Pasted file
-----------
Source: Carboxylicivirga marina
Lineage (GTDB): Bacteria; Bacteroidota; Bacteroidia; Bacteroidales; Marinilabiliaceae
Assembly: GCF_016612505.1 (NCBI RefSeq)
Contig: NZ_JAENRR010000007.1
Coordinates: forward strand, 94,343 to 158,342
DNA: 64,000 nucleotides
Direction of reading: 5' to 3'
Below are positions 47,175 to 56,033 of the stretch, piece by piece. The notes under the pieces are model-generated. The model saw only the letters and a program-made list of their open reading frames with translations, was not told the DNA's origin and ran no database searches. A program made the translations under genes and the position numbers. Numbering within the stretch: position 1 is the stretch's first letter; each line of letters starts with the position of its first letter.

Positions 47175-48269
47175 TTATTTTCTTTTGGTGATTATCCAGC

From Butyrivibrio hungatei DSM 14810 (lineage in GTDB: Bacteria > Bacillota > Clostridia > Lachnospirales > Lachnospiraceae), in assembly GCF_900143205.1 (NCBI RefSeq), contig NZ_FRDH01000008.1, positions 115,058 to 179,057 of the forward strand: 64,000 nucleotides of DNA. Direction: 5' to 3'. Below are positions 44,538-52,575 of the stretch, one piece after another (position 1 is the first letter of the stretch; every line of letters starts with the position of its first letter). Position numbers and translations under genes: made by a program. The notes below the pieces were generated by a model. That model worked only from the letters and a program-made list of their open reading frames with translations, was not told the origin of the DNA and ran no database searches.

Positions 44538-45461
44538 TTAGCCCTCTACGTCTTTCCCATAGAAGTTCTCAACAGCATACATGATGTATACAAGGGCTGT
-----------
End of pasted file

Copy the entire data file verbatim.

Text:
Source: Carboxylicivirga marina
Lineage (GTDB): Bacteria; Bacteroidota; Bacteroidia; Bacteroidales; Marinilabiliaceae
Assembly: GCF_016612505.1 (NCBI RefSeq)
Contig: NZ_JAENRR010000007.1
Coordinates: forward strand, 94,343 to 158,342
DNA: 64,000 nucleotides
Direction of reading: 5' to 3'
Below are positions 47,175 to 56,033 of the stretch, piece by piece. The notes under the pieces are model-generated. The model saw only the letters and a program-made list of their open reading frames with translations, was not told the DNA's origin and ran no database searches. A program made the translations under genes and the position numbers. Numbering within the stretch: position 1 is the stretch's first letter; each line of letters starts with the position of its first letter.

Positions 47175-48269
47175 TTATTTTCTTTTGGTGATTATCCAGC

From Butyrivibrio hungatei DSM 14810 (lineage in GTDB: Bacteria > Bacillota > Clostridia > Lachnospirales > Lachnospiraceae), in assembly GCF_900143205.1 (NCBI RefSeq), contig NZ_FRDH01000008.1, positions 115,058 to 179,057 of the forward strand: 64,000 nucleotides of DNA. Direction: 5' to 3'. Below are positions 44,538-52,575 of the stretch, one piece after another (position 1 is the first letter of the stretch; every line of letters starts with the position of its first letter). Position numbers and translations under genes: made by a program. The notes below the pieces were generated by a model. That model worked only from the letters and a program-made list of their open reading frames with translations, was not told the origin of the DNA and ran no database searches.

Positions 44538-45461
44538 TTAGCCCTCTACGTCTTTCCCATAGAAGTTCTCAACAGCATACATGATGTATACAAGGGCTGT